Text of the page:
Public lands that belong to the federal Conservation Reserve Program are being opened to livestock grazing to help farmers cope with the rising cost of feed.
Agriculture Secretary Ed Schafer said in a statement that, "This action will provide much needed feed and forage while maintaining the conservation benefits from the nation's premier conservation program."
Schafer added, "Eligible farmers and ranchers will be able to plan for harvest of forage after the end of the primary nesting season this summer."
Over 24 million acres of land in the CRP would be available for the feed use program. Up to 18 million tons of forage estimated to be worth $1.2 billion would be opened to use.
The authorization provides some safeguards to protect the environment. Certain parts of the CRP lands would be reserved for wildlife. Site inspections would ensure compliance with conservation plans and haying or grazing would only start after the end of the primary nesting season.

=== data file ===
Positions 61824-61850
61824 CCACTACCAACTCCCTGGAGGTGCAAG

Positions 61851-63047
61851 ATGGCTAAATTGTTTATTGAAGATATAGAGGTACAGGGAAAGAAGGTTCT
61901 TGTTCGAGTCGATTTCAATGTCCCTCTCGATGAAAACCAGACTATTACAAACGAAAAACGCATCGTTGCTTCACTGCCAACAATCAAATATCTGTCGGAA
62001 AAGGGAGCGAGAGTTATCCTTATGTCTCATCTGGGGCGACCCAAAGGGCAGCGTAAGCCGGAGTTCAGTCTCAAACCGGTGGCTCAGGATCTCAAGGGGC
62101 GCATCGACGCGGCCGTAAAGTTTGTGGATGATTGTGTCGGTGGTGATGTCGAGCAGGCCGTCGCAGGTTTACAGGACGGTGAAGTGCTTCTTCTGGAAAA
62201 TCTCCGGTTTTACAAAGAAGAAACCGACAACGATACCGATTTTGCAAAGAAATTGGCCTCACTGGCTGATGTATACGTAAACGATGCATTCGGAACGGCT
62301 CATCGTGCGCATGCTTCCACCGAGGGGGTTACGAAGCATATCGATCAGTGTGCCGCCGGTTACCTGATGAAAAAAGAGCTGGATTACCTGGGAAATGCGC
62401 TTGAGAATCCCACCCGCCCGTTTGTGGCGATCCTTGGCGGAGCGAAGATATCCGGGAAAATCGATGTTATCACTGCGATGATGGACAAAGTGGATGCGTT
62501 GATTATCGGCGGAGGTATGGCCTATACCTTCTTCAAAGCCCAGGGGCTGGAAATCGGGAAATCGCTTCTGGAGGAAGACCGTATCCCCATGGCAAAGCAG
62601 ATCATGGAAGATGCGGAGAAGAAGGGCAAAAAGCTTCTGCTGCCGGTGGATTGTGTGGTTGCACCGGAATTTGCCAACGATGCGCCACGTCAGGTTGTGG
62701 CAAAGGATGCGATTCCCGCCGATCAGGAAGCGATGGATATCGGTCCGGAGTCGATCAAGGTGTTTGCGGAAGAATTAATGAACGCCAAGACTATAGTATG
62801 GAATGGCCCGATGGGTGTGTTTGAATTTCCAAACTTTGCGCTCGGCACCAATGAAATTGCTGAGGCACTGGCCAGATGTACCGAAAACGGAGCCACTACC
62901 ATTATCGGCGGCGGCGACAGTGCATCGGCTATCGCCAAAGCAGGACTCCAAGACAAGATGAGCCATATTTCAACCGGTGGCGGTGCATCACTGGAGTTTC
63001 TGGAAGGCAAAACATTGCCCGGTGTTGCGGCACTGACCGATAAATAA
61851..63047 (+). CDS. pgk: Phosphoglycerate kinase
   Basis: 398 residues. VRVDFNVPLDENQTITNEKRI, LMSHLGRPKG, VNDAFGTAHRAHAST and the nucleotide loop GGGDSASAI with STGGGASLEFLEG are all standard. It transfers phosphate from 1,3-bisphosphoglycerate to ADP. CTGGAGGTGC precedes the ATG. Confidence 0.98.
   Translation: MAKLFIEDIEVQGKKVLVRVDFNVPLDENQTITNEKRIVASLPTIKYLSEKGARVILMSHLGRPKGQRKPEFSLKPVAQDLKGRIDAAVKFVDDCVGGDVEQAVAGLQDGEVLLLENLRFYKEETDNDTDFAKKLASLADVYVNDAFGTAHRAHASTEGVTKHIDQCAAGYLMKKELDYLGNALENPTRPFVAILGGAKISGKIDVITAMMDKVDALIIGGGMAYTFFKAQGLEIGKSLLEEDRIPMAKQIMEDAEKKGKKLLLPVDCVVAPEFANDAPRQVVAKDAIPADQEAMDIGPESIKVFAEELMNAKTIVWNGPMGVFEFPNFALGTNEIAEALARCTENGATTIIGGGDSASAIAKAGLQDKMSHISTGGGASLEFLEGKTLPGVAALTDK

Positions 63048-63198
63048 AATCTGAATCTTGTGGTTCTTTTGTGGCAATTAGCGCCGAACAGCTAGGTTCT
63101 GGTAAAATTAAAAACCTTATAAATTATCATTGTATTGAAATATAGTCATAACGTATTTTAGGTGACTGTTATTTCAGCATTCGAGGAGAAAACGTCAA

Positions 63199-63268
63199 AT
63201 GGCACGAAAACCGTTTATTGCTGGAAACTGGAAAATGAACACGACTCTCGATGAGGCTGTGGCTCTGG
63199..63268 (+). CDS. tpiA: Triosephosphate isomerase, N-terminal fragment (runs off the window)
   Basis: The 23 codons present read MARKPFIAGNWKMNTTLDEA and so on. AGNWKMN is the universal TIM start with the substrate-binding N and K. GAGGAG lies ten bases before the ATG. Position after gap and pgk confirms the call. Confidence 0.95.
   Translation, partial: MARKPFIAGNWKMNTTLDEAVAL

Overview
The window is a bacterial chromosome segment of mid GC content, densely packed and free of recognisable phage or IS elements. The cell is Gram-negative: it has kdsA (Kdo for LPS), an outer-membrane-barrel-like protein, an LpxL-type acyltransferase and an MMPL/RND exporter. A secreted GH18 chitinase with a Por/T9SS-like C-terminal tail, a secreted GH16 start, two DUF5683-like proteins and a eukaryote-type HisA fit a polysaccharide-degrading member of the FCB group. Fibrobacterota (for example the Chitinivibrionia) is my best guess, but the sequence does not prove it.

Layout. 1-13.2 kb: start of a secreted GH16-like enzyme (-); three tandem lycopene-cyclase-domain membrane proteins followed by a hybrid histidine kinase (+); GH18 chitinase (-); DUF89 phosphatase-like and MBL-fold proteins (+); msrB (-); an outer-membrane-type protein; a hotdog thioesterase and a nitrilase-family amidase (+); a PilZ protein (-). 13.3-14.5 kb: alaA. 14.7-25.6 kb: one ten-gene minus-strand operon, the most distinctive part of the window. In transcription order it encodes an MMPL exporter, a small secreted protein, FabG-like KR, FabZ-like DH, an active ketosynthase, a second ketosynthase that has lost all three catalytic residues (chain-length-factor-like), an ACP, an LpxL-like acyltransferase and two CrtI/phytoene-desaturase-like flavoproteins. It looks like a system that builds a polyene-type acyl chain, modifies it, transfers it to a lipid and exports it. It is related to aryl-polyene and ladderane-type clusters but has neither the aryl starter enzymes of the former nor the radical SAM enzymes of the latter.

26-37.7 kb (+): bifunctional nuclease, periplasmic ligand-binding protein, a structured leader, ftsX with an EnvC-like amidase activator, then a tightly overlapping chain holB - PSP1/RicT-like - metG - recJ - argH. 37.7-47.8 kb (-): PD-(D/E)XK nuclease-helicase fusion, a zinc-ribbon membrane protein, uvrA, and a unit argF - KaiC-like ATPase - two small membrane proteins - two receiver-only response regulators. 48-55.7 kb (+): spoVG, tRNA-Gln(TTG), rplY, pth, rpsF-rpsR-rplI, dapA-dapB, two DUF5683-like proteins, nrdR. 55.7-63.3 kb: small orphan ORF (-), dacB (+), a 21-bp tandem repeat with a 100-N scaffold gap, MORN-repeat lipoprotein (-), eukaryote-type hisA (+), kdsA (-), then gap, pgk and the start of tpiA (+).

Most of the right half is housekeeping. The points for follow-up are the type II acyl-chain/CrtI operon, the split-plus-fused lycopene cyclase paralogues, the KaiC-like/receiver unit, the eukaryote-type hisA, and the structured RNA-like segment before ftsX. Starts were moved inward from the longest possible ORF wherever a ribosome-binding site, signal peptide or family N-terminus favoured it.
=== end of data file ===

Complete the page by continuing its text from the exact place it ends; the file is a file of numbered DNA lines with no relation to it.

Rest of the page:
Sign-up starts June 2. All forage activities must end by Nov. 10. A $75 sign-up fee would be collected from each applicant.
Neil Shader, spokesman of Ducks Unlimited, lauded the new policy for limiting use of protected land despite pressure from industry and farmers' groups. "We don't want this to be the beginning of a slippery slope, first haying and grazing, then soybeans, corn or wheat. We don't want to see this escalate," Shader was quoted as saying by USA Today.